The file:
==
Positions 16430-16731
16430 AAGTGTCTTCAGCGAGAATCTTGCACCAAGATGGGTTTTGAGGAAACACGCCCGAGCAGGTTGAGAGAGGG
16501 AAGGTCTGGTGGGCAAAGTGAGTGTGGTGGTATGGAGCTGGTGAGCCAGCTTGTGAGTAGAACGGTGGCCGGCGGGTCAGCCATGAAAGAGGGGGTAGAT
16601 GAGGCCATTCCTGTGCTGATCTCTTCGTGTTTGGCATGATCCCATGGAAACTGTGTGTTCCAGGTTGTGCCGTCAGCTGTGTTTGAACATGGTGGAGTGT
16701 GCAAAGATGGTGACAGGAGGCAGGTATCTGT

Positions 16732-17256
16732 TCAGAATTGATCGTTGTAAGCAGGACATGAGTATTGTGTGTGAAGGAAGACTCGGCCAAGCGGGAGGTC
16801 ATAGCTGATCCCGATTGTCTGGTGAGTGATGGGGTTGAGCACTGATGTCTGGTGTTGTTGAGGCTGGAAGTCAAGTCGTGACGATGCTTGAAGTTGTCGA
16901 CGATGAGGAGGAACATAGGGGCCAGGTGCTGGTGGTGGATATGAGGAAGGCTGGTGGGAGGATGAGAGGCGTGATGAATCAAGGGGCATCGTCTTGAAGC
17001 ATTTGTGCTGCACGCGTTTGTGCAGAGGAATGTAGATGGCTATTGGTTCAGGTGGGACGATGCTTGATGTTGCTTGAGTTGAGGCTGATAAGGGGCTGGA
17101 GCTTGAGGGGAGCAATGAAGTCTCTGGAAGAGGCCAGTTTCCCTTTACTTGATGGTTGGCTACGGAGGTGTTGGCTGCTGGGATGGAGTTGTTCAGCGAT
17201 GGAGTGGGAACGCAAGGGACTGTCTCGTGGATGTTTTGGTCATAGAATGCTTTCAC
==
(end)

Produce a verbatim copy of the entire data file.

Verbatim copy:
Positions 16430-16731
16430 AAGTGTCTTCAGCGAGAATCTTGCACCAAGATGGGTTTTGAGGAAACACGCCCGAGCAGGTTGAGAGAGGG
16501 AAGGTCTGGTGGGCAAAGTGAGTGTGGTGGTATGGAGCTGGTGAGCCAGCTTGTGAGTAGAACGGTGGCCGGCGGGTCAGCCATGAAAGAGGGGGTAGAT
16601 GAGGCCATTCCTGTGCTGATCTCTTCGTGTTTGGCATGATCCCATGGAAACTGTGTGTTCCAGGTTGTGCCGTCAGCTGTGTTTGAACATGGTGGAGTGT
16701 GCAAAGATGGTGACAGGAGGCAGGTATCTGT

Positions 16732-17256
16732 TCAGAATTGATCGTTGTAAGCAGGACATGAGTATTGTGTGTGAAGGAAGACTCGGCCAAGCGGGAGGTC
16801 ATAGCTGATCCCGATTGTCTGGTGAGTGATGGGGTTGAGCACTGATGTCTGGTGTTGTTGAGGCTGGAAGTCAAGTCGTGACGATGCTTGAAGTTGTCGA
16901 CGATGAGGAGGAACATAGGGGCCAGGTGCTGGTGGTGGATATGAGGAAGGCTGGTGGGAGGATGAGAGGCGTGATGAATCAAGGGGCATCGTCTTGAAGC
17001 ATTTGTGCTGCACGCGTTTGTGCAGAGGAATGTAGATGGCTATTGGTTCAGGTGGGACGATGCTTGATGTTGCTTGAGTTGAGGCTGATAAGGGGCTGGA
17101 GCTTGAGGGGAGCAATGAAGTCTCTGGAAGAGGCCAGTTTCCCTTTACTTGATGGTTGGCTACGGAGGTGTTGGCTGCTGGGATGGAGTTGTTCAGCGAT
17201 GGAGTGGGAACGCAAGGGACTGTCTCGTGGATGTTTTGGTCATAGAATGCTTTCAC